BRAND new technology allowing officers to give evidence at court via video link direct from a police station has been used for the first time.
The first Live Links trial was held between 21 and 23 May with a virtual link being set up between Sutton Coldfield police station and Birmingham Magistrates Court.
During the three day trial, seven officers were listed to give evidence, with three officers using the new Live Links technology.
Initial feedback from the trial has been extremely positive, the defendant was found guilty of the offence and several benefits presented themselves to the force:
- During the three day trial, the new system saved 81 hours of police officer’s time
- In monetary value (based on the 2011/12 hourly pay average) the trial presented a net saving of £1,740
- 144 miles in travelling distance was saved
- No overtime was incurred by the officers warned for the case.
In a second trial due to take place on 18 June, the system once again highlighted it effectiveness as on this occasion the case was adjourned until August.
Had the Live Links technology not been used, the officer in the case would have had to travel into court, only to be stood down and not give evidence. In this case the Live Link saved three hours of an officer’s time and the related travelling costs. Most importantly this maintained an officer operationally on front line duties instead of sitting, waiting in a court corridor.[pullquote_right]“The move towards Live Link technology will ensure that we are utilising our officers in the most efficient way possible.”[/pullquote_right]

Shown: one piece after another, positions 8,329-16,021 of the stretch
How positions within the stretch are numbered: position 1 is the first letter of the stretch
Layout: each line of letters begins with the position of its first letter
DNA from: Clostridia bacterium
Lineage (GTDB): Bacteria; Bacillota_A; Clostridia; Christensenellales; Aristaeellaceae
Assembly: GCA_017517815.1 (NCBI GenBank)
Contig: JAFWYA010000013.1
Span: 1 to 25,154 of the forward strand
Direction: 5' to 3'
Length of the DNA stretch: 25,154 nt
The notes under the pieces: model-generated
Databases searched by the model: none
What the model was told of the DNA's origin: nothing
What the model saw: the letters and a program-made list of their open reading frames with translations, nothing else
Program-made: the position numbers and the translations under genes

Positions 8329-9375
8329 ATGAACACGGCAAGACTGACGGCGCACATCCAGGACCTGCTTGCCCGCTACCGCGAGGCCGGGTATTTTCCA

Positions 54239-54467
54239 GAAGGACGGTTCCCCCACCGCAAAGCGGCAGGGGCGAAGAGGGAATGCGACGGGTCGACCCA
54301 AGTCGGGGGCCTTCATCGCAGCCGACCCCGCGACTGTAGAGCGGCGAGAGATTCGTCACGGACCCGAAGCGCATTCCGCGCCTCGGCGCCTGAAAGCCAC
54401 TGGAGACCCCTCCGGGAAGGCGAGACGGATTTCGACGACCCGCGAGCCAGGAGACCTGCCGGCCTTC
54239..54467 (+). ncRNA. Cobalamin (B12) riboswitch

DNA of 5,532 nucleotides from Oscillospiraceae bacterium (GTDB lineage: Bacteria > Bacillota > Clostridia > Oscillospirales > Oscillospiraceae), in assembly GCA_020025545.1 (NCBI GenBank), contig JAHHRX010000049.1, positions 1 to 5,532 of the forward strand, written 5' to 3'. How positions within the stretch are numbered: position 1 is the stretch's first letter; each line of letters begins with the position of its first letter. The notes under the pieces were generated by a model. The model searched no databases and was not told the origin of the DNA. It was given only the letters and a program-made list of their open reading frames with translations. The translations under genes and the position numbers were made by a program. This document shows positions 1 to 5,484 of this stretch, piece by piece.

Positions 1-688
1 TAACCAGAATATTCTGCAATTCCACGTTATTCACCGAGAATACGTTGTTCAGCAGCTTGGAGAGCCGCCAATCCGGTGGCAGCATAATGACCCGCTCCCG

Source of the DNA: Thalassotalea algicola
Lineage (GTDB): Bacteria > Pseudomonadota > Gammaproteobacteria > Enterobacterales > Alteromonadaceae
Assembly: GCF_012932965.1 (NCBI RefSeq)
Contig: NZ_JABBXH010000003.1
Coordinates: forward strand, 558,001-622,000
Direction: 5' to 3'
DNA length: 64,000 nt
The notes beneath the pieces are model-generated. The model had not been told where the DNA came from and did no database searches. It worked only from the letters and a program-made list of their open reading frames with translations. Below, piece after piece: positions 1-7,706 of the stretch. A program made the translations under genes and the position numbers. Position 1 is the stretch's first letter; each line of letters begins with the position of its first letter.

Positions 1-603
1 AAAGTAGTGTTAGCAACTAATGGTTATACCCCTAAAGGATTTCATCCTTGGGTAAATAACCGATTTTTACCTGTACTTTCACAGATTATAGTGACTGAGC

Inspector Stewart Crawford, from Community Justice and Custody, said: “We are extremely pleased by the results of this first trial, and are looking forward to future test cases during June and July.
“The move towards Live Link technology will ensure that we are utilising our officers in the most efficient way possible.
“For example, officers often spend a considerable amount of time waiting at court to give evidence; it is fair to say that Live Link will massively reduce this waiting period. This will then allow them to be deployed on other duties until required, such as patrolling or, if there is only a short time before they are needed to join proceedings, carrying out station-based work.
“This is in addition to the financial savings presented by reduced travelling costs and need for overtime payments.”
Currently, it is the responsibility of CPS prosecutors to complete and submit a Live Link application form to the court and the defence for a suitable trial, but it is for the court to agree whether the technology can be used.
Officers giving evidence over the Live Link then follow usual court protocols, introducing themselves, addressing the magistrate and giving their evidence in the standard way.
The Live Link tests currently focus on ‘Summary only’ or ‘either way’ offences tried in the magistrates’ court. This excludes hate crime, DV and youth cases, but it is anticipated that the scope of the scheme will be increased in the near future.
To find out more about the Live Links project, please visit the intranet site here (only accessible to serving WMP officers and staff from force computers).